depends on your definition of what is, is! understanding the inclushion of the magi in the over all story is an eye opener.

    August 8, 2010 at 1:22 am |
  14. Chris

    "When Mary when to see her cousin also Mary John the Baptist kicked in the womb, and Mary the cousin said, Bessed is the fruit of thy womb."

    My children all kicked in the womb, too. What were they predicting, the Steelers winning the Super Bowl?

    August 8, 2010 at 12:52 am |
  15. jerry

    i just love how these so called aitheists try and put all their time and energy trying to discredit the authenticity of CHRIST why dont you put all your time and energy to find out that CHRIST IS REAL you will be surprised where you end up at

    August 8, 2010 at 12:29 am |
    • CoqCheney

      How do you think Atheists become atheists? It is human to search for greater powers, and common to sample the ones closest around you (any form of christianity, here in the US). If you're paying attention, these avenues require a lot of extended belief-effort, and offer NO logical answers to even the most basic of questions. When simple-to-understand scientific concepts go against most of what ANY religion has to say about "why" anything is, or "how" it came to be, then religion just begins to look pretty silly.

      August 8, 2010 at 11:26 pm |
    • James

      Simple to understand scientific concepts? Do you refer to the Big Bang theory as one of those concepts? The basic premise of the theory is that prior to that event there was nothing. Then, magically, there was something. You can believe you can get something from nothing? Scientists cast aside their own "laws of physics" to support this theory.

      August 9, 2010 at 1:40 pm |
    • James

      As a post script; It kinda sounds like "Let there be a universe, and there was."

      August 9, 2010 at 2:48 pm |
    • CoqCheney

      My point is, simply, we don't know. So why defend the relevance of one dogma over another. There is so much more to learn.

      August 9, 2010 at 4:41 pm |
    • James


      August 10, 2010 at 12:16 am |
    • jerry

      i believe in the big bang theory god spoke and bang oups GOD SPOKE AND BANG IT WAS IT WAS A BIG WORD IN THE BEGINNING GOD CREATED THATS ALL YOU NEED TO KNOW

      August 10, 2010 at 8:07 am |
    • CoqCheney

      James>>> I tried to watch the whole thing. Really, I did. But this is just I.D. supporter propaganda. It's a Discovery Channel-like video with a bunch of "sciencey-sounding" info, woven into opinions about how complex a structure could be without being "influenced." There is NO evidence on this issue.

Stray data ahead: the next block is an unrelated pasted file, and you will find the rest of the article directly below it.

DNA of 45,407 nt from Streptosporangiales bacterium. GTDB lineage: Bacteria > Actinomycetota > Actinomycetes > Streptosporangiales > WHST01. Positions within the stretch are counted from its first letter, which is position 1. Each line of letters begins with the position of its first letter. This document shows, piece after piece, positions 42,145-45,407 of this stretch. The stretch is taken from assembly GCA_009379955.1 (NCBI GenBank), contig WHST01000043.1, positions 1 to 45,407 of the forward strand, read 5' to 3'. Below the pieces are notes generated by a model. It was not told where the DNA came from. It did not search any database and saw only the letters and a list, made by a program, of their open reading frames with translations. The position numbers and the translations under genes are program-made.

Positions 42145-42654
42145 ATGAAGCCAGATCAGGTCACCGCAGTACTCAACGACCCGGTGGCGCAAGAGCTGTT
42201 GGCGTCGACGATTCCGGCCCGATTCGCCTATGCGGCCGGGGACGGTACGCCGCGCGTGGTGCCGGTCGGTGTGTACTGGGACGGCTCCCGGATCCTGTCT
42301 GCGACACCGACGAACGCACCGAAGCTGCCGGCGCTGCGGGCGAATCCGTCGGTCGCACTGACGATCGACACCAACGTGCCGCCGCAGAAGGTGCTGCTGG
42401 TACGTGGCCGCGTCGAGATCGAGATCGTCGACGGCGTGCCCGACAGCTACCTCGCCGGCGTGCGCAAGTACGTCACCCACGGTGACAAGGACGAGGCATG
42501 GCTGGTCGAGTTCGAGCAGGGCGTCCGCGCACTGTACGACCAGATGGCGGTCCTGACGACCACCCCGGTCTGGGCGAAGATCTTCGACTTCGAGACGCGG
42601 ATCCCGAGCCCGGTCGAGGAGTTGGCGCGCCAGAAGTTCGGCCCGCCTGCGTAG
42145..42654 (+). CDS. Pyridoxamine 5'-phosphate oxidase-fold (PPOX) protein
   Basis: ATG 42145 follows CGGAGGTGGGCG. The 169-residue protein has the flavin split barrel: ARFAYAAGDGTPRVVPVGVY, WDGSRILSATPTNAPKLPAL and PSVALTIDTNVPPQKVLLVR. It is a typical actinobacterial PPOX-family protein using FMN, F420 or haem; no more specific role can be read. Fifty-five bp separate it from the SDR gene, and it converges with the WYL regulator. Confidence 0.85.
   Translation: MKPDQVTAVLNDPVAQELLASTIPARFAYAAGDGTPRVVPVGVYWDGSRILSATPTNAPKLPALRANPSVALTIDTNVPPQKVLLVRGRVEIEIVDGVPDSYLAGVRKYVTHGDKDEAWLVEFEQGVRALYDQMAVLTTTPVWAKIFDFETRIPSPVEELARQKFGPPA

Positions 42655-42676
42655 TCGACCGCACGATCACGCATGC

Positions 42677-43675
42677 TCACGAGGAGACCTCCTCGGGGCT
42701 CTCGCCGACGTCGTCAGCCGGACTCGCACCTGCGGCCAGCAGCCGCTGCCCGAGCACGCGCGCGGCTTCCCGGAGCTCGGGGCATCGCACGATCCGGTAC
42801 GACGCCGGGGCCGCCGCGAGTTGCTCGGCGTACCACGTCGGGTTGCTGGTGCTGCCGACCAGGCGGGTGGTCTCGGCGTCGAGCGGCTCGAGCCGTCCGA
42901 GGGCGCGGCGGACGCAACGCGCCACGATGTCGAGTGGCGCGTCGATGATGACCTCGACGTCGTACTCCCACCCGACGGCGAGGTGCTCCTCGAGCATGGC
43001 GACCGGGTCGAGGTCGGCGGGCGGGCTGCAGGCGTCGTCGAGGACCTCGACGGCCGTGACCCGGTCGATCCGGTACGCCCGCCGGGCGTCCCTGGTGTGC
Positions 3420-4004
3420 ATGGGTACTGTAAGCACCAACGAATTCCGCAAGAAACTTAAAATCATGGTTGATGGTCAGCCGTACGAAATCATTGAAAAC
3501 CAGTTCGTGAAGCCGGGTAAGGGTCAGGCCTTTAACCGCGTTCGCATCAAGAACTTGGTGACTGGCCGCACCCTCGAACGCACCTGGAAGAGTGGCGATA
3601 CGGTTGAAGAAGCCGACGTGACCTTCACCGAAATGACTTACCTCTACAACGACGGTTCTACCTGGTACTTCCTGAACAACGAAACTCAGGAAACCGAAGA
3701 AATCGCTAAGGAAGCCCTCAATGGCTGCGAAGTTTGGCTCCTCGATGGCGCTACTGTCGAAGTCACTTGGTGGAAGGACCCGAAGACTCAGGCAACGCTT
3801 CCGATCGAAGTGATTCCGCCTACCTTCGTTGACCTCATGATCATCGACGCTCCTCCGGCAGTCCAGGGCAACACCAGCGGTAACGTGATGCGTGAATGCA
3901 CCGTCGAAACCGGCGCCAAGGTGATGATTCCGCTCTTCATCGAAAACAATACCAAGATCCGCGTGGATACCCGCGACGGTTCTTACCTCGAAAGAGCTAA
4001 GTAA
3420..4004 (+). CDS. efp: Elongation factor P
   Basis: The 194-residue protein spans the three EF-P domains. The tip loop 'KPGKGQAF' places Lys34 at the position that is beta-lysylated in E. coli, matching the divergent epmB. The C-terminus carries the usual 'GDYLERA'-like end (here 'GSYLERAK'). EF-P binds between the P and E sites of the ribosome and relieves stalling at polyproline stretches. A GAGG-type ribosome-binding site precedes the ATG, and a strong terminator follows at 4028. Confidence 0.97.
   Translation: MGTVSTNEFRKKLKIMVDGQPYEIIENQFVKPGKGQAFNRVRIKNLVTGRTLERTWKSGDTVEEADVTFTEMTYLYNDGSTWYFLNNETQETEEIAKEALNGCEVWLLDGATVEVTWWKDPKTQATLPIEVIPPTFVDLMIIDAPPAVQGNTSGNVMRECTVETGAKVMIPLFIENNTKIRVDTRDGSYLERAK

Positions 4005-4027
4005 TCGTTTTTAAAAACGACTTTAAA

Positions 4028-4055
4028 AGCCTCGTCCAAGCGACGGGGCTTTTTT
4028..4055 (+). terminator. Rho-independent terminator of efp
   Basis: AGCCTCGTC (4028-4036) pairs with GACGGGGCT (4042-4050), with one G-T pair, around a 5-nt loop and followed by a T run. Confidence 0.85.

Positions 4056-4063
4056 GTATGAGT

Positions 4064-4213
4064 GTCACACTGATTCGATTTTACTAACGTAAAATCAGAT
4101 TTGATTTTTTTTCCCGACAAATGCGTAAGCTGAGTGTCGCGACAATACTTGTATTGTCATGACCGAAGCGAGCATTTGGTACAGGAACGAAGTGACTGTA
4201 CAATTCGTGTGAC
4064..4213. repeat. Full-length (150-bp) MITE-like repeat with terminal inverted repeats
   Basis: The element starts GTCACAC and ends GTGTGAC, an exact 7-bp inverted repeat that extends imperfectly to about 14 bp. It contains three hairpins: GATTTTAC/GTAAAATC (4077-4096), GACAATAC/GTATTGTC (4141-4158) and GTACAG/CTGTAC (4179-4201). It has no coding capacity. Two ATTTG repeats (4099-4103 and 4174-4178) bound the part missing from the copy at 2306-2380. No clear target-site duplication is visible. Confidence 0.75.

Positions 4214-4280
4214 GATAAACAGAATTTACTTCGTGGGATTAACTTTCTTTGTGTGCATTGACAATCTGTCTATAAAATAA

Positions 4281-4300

You need to read Carl Sagan... get yourself acquainted with what "Billions upon billions" means in a statistical sense. Our "known universe" would not be visible if you could see the entire universe's volume at once. There is more likelihood that our DNA arrived from meteors than there is that a creator being "nudged" anything on this planet. That increases the probability of "random chance" being the culprit by an order of magnitude for each meteor's point of origin. How'd life start there? Still, nobody knows.
      Believe what you want, but understand that belief is a choice. There is, and likely never will be scientific evidence of a deity such as any mythology has proposed.

      August 10, 2010 at 8:19 am |
    • CoqCheney

      And to answer your Big Bang question, James, the current "model" does not say the universe came from nothing. Instead the term "singularity" is used, and it is well-distinguished from "nothing." It is a point where the relationships between space, force, and matter combine to a volume smaller than an atom, at densities and energy levels we don't yet understand.

      True, our current systems of analysis break down, but that is a limitation of OUR ability. No scientist is suggesting that magic pulled our universe out of a hat.

      August 10, 2010 at 8:26 am |
    • James

      Sciencey-sounding stuff? Mr. Kenyon is a professor emeritus of biology with a Ph.D. in biophysics. He also has a Bachelor of Science degree in physics. He has only gone where his research led.

      August 10, 2010 at 12:41 pm |
    • James

      Another thing to consider; Philosophically scientists must remain in the realm of the natural and material universe. Any concept outside of this may not be considered regardless of what research indicates. Very few are willing to step outside of this box.
      Evolution for example. How did we climb the evolutionary ladder when we cannot reach from one rung to the next? There is an abundance of fossil records in the world. Yet, in the 150 years since Darwin there is still not one single transitional fossil to support his theory. It seems all the transitional fossils have disappeared.